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Stent thrombosis or Lead Perforation -- A clinical dilemma
  • Omar Shaikh,
  • berkay karahacioglu
Omar Shaikh
Royal Bournemouth Hospital

Corresponding Author:[email protected]

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berkay karahacioglu
Royal Papworth Hospital NHS Foundation Trust Transplant Services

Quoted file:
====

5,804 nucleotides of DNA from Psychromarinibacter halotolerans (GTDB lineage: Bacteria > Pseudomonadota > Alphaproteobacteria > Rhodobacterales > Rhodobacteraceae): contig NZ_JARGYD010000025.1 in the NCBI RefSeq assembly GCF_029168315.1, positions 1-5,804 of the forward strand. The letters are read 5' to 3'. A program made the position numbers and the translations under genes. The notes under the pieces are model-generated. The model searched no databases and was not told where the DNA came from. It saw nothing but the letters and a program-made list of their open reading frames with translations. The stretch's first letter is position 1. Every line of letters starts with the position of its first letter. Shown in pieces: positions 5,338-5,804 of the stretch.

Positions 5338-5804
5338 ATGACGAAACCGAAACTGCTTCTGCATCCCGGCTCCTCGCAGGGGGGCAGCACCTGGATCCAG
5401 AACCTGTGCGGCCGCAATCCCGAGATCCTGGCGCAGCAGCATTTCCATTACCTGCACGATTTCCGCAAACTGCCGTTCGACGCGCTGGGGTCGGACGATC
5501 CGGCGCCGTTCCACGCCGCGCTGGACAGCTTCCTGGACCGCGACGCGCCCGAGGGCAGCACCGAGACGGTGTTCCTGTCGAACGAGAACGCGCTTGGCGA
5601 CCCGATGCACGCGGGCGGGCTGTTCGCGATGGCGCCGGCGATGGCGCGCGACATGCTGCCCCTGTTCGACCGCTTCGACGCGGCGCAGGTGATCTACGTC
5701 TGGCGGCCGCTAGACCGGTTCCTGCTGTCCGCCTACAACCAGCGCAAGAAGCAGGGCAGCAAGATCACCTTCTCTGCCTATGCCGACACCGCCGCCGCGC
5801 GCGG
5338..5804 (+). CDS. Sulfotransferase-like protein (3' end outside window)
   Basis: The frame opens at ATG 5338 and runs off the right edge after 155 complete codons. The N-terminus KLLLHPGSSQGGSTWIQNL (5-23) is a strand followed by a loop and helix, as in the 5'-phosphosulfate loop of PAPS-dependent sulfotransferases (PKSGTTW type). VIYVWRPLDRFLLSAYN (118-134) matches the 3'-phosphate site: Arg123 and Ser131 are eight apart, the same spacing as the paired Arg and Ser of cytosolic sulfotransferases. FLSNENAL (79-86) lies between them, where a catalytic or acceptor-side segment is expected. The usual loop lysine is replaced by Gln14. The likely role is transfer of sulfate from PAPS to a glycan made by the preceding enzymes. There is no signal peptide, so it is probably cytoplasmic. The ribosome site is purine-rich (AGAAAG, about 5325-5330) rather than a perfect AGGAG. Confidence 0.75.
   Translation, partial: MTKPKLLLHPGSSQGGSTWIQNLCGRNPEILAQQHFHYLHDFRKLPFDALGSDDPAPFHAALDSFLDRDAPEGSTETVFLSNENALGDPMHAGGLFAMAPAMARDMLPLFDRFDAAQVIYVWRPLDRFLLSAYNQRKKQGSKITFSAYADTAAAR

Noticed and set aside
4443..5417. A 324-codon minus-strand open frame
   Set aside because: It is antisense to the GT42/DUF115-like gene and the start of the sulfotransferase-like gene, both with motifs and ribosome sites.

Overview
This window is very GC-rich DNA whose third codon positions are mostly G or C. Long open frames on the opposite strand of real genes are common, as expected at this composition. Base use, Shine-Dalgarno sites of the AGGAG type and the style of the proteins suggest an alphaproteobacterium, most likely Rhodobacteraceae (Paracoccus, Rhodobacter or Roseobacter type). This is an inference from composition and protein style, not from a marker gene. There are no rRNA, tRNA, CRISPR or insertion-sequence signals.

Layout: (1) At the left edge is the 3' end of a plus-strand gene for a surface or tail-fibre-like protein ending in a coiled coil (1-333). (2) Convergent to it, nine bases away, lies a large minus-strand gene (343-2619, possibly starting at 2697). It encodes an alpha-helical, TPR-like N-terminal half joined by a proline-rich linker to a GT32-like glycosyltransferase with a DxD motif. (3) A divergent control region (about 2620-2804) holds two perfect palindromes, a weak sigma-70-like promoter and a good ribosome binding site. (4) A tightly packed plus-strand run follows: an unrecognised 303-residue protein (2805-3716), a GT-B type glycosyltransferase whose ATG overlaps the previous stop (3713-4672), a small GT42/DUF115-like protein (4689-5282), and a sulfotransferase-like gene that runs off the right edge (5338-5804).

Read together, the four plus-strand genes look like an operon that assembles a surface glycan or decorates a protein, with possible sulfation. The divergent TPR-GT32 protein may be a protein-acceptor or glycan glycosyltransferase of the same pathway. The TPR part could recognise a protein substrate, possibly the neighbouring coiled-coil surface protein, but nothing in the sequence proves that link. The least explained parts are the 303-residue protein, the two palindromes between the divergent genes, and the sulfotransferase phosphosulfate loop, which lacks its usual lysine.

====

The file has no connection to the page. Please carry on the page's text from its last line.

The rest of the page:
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A 78-year-old male patient was brought via the Primary percutaneous coronary intervention (PPCI) service to our hospital for urgent angiography. He had been discharged a week ago, after presenting with chest pain and undergoing Primary Percutaneous intervention (PCI) to the Left Circumflex artery, followed by Permanent pacemaker insertion for treatment of Sick Sinus Syndrome. CT Coronary angiography/CT Chest demonstrated a right ventricular lead perforation, alongside an occlusion in the mid-distal segment of the recently inserted stent in the circumflex artery. The diagnosis required careful interpretation of the pacing check, and a high clinical suspicion of lead perforation. The perforated lead was removed, and a new lead positioned in the Right ventricular septum the following day. There was also an attempt to open the occluded circumflex artery, but this was unsuccessful.